Precautionary measures to prevent spread of COVID-19 in March (although somewhat eased in April) were found to have had “a detrimental effect on the incomes, particularly of casual labourers” when “combined with the economic slowdown and the rapid currency devaluation.” In addition to required physical distancing, quarantine for returnees, bans on gatherings, educational activities, social and religious events; several economic steps were also taken.

COVID‑19 relief and recovery measures declared by presidential decree in March amounted to more than 10% of Iran’s GDP. A moratorium on tax payments for a period of three months (7% of the GDP) was implemented, in addition to the establishment of credit facilities for affected businesses (4.4%) in terms of loans with a 12% rate and a repayment period of two years; additional funding of the health sector (2%) and cash transfers to vulnerable households (0.3%). Three million Iranians in the lower income bracket were qualified to receive payments between IRR 2 million to IRR 6 million in four stages, depending on the size of the household. Other measures included increased support to the unemployment insurance fund (0.3%) and new low interest rate loans to vulnerable families.

In early March 2020, the Central Bank also allocated funds (equivalent to 0.06% of the GDP) to import medicine, while also coordinating an agreement with commercial banks to postpone loan repayments that had been due in February for another three months, and granting temporary penalty waivers for clients with non‑performing loans. The Central Bank also expanded the infrastructure for contactless payment via QR codes and digital wallets to limit exposure to the coronavirus through the circulation of banknotes.

Trump Continues to Deny the Plague (Revelation 6:8)

‘Pathetic!’: Trump Blasts COVID Adviser Birx

(Newser) – President Trump isn’t shy about expressing displeasure with Dr. Anthony Fauci, and on Monday he slammed fellow COVID adviser Dr. Deborah Birx for the first time, reports Axios. Trump’s criticism came after Birx issued a dire coronavirus outlook for the US, saying the disease was in a “new phase” and was now more widespread than it was in March or April. The president accused Birx of caving to pressure from Nancy Pelosi, who’d earlier criticized Birx for going along with the president too much and painting too rosy of a picture. “So Crazy Nancy Pelosi said horrible things about Dr. Deborah Birx, going after her because she was too positive on the very good job we are doing on combatting the China Virus, including Vaccines & Therapeutics,” Trump wrote. “In order to counter Nancy, Deborah took the bait & hit us. Pathetic!”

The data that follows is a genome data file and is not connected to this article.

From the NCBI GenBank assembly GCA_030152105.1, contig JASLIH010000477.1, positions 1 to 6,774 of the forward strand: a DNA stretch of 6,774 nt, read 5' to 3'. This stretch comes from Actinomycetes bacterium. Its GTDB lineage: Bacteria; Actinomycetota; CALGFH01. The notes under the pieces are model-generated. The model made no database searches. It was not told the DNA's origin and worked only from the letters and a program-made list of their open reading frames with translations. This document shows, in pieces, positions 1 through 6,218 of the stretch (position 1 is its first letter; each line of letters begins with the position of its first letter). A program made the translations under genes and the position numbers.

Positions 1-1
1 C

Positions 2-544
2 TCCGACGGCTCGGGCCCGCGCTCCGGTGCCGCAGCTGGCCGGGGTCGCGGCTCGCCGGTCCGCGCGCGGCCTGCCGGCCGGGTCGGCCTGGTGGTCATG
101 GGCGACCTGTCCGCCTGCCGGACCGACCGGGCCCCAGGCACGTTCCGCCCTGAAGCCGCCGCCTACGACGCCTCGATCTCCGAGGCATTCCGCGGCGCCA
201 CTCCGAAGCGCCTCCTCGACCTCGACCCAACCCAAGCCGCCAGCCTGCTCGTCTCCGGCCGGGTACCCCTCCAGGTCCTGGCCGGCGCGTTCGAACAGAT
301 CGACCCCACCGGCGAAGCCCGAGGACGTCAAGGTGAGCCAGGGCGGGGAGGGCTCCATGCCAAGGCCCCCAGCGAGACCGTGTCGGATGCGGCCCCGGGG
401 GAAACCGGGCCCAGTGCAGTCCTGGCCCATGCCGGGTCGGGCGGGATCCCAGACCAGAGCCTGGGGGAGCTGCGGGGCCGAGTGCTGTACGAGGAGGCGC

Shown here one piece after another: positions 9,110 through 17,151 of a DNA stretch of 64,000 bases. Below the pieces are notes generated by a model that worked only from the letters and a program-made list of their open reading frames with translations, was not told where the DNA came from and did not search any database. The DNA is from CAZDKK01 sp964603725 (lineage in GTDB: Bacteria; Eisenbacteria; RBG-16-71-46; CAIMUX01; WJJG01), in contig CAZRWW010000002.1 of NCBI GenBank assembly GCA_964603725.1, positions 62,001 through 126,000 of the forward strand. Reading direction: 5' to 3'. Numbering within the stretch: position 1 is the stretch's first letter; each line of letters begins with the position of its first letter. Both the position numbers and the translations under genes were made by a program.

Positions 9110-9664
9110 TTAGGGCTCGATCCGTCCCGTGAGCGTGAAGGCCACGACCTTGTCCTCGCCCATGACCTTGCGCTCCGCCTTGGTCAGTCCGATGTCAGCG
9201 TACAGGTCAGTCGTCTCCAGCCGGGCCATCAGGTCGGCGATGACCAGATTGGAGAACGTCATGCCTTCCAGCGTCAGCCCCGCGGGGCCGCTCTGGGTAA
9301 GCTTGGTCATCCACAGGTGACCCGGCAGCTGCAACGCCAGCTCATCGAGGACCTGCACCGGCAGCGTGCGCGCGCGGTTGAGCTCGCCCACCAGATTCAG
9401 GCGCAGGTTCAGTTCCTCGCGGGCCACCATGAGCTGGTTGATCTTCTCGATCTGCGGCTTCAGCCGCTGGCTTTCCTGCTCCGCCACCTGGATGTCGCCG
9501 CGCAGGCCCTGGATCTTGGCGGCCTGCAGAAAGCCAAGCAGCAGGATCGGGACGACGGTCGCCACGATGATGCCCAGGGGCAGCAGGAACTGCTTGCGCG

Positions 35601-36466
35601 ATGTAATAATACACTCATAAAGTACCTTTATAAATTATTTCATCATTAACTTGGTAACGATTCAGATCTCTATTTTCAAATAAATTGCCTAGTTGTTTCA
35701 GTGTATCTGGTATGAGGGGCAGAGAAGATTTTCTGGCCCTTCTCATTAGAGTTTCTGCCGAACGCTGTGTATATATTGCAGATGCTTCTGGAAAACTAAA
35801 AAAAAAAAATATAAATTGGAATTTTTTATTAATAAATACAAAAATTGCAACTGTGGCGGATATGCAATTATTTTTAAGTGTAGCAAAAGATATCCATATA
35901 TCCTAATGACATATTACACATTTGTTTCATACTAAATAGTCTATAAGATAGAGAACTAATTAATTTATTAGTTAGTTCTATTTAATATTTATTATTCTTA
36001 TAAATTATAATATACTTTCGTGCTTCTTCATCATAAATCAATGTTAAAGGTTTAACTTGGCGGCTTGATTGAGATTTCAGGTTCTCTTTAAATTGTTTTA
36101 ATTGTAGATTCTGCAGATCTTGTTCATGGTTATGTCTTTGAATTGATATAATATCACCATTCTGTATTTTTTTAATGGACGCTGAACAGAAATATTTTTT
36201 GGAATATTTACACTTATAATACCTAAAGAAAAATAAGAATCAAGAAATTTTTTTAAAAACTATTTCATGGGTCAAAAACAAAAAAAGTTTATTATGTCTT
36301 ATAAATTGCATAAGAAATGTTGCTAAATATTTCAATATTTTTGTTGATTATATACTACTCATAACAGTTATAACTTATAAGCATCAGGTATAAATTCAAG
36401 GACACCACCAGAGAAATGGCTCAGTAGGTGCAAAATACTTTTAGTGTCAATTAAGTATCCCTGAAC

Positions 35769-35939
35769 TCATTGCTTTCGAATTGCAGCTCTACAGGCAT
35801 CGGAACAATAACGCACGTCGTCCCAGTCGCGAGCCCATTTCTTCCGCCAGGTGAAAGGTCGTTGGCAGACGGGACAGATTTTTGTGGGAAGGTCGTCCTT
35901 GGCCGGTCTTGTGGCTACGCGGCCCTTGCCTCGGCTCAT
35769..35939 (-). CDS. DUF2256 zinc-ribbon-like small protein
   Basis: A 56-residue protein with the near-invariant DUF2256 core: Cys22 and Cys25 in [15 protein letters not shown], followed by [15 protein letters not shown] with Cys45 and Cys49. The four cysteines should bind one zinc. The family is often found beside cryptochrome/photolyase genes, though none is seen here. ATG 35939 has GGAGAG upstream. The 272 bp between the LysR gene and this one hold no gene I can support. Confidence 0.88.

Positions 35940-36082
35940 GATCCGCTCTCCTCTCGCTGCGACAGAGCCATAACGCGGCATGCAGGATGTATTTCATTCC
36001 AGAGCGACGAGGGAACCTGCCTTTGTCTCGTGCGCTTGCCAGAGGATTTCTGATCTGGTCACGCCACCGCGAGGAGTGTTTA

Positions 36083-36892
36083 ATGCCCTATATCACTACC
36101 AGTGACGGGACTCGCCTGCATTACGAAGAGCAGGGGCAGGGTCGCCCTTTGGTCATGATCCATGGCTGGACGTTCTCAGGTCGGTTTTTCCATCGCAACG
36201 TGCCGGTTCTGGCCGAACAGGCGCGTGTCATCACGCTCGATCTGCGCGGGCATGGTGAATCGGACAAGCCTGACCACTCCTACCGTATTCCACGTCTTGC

The background on that Pelosi criticism: Last week, Politico reported that in a closed-door meeting, the House speaker told top White House officials that Birx “was the worst” and that the White House was in “horrible hands” with her because Birx was spreading misinformation—or at least allowing Trump to spread it. Pelosi has since repeated similar criticism publicly, including on CNN Monday, when she said: “I don’t have confidence in anyone who stands there while the president says, ‘Swallow Lysol and it’s going to cure your virus.'” On Sunday, Birx defended herself against the Pelosi criticism, again on CNN. “I have never been called Pollyannish, or nonscientific, or non-data driven,” she said. “And I will stake my 40-year career on those fundamental principles of utilizing data to really implement better programs to save more lives.”

Thirty Years In The Iraqi Horn (Daniel 8:8)

The U.S. Military Has Now Been Engaged In Iraq For 30 Years

Paul Iddon

Aerospace & Defense

I write mostly about Middle East affairs, politics and history.

August 2020 marks the 30th anniversary of Iraq’s infamous invasion of Kuwait. It also marks 30 years since the U.S. military begun its involvement in Iraq. An involvement that has lasted, in one form or another, almost continuously to this day.

On August 2, 1990, Saddam Hussein launched his invasion of Kuwait and conquered the tiny oil-rich sheikdom in a highly effective two-day operation. By doing so, he rapidly turned the United States and most of the world against him.

The George H.W. Bush administration promptly established a coalition consisting of 35 countries. It launched Operation Desert Shield, a military build-up in Saudi Arabia primarily aimed at protecting that kingdom from any potential Iraqi attack.

U.S. jets flying over burning oil wells in Kuwait [+]

U.S. Air Force photo

Saddam, likely believing the Americans were bluffing with their threat of military force, refused to withdraw from Kuwait by the deadline set by the United Nations Security Council. Consequently, in January 1991, the U.S. launched Operation Desert Storm, an enormous air campaign against Iraq that rapidly devastated both its armed forces and infrastructure.